Joseph Samuel Lewis

Oct 13, 1894

Born in Port Hope, Ontario to Thomas and Eliza Jane (nee Lamb) Lewis


Nov 6, 1914

Attested into the 21st Battalion in Kingston, Ontario


Ø  Number 59587 (temporary number 779)

Ø  Next of kin given as Mrs. Eliza Lewis, mother, Port Hope, Ontario

Ø  Previous occupation given as Labourer

o   Later noted as File Cutter and Plumber

Ø  No previous military experience given

Ø  Religion given as Church of England

Ø  Posted to “F” Company

o   This was later reorganized into “C” Company

o   He was later posted to “D” Company

On attesting he stated he was born October 14, 1893, not his actual birth date of October 13, 1894

The 21st Battalion trained in the Kingston, Ontario area through the winter of 1914-15.


Feb 12, 1915

Forfeited 2 days pay for an unrecorded offence


May 6, 1915

Embarked the RMS Metagama in Montreal, Quebec



May 15, 1915

Disembarked in Devonport, England and the battalion proceeded to the West Sandling Camp, near Hythe, Kent to continue training


Jun 23, 1915

Sentenced to 120 hours Detention for being absent from 2 parades


Jul 9, 1915

Admitted to the St. Martin’s Plain Tent Hospital with a diagnosis that reads Chancre


Jul 16, 1915

Discharged to duty from hospital


Sep 14, 1915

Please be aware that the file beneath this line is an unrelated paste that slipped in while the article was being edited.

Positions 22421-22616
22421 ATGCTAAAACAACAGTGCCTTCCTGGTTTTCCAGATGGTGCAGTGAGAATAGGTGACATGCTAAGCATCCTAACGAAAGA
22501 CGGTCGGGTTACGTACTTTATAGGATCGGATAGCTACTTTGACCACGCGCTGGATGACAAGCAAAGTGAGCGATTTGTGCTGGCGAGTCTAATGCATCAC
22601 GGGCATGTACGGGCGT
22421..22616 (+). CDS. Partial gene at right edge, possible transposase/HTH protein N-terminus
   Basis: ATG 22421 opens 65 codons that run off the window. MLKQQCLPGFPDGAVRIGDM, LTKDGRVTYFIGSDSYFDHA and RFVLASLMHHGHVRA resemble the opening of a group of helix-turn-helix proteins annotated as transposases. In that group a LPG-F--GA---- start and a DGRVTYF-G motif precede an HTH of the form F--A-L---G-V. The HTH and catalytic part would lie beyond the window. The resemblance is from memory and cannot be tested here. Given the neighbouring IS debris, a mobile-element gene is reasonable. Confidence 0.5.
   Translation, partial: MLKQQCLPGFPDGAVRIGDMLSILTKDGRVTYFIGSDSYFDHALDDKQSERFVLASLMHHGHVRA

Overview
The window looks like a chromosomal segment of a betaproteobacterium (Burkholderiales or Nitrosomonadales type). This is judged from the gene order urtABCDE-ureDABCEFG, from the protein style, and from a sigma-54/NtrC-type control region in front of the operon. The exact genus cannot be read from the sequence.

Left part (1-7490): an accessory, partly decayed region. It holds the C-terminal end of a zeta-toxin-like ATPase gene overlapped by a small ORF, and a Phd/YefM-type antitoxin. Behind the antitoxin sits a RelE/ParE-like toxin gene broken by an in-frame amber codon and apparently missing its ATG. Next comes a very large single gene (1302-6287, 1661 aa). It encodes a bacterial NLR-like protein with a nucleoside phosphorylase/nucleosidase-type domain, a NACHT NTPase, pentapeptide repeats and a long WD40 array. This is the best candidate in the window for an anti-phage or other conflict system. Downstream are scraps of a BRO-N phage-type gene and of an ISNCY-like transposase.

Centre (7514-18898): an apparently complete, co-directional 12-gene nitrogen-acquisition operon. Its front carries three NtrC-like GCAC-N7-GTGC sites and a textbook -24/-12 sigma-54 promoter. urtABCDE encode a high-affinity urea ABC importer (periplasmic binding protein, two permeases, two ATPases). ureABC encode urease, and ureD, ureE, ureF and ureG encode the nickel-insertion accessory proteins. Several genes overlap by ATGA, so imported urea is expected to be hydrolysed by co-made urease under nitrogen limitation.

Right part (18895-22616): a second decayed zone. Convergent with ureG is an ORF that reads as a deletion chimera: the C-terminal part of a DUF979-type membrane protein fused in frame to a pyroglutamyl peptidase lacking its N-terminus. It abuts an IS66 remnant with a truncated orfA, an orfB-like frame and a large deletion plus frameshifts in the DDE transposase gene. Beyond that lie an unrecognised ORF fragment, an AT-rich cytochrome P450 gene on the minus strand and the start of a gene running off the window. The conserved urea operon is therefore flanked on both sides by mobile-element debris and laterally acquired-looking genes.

Embarked the St. Seiriol in Folkestone



Sep 15, 1915

Disembarked in Boulogne, France and the battalion proceeded to St. Omer


Jan 6, 1916

Admitted to the No. 5 CFA (Canadian Field Ambulance) with a diagnosis that reads Influenza.  He was placed in the Division Rest Station at the field ambulance in Godewaersvelde, France


Jan 15, 1916

Discharged to duty from the rest station


Jan 27, 1916

Eliza Lewis, mother, died in Port Hope, Ontario of Pneumonia and his next of kin was changed to read Mrs. Mary Tozer, sister, Port Hope, Ontario


Mar 4, 1916

Admitted to the No. 5 Canadian Field Ambulance with a diagnosis that reads Influenza. 


Mar 6, 1916

Transferred to the No. 6 Canadian Field Ambulance Rest Station


Mar 11, 1916

Discharged to duty from the rest station


Sep 15, 1916

During the 21st Battalion’s attack on the sugar factory south of Courcelette, France, Private Lewis suffered from Shell Shock and was evacuated to the No. 9 Canadian Field Ambulance for first aid before being transferred to the No. 35 CCS (Casualty Clearing Station)


Sep 28, 1916

Transferred to the British Red Cross Hospital in Wimereux (also known as the Anglo-American Hospital) and the diagnosis was changed to read PUO (Pyrexia of Unknown Origin), a fever without a known cause.  This was often referred to as Trench Fever


Oct 11, 1916

Invalided to England aboard the Hospital Ship St. Denis


On arrival in England, he was admitted to the Bevan Military Hospital in Sandgate, Kent

Transferred to the CCAC (Canadian Casualty Assembly Centre) for pay purposes while in hospital


Dec 27, 1916

Discharged from hospital and attached to the CGDD (Canadian Garrison Duty Depot) for light duties


Jan 8, 1917

Attached to Holy Coaches in Roxborough for light duties


Mar 3, 1917

Admitted to the Ontario Military Hospital in Orpington with a diagnosis that reads Appendicitis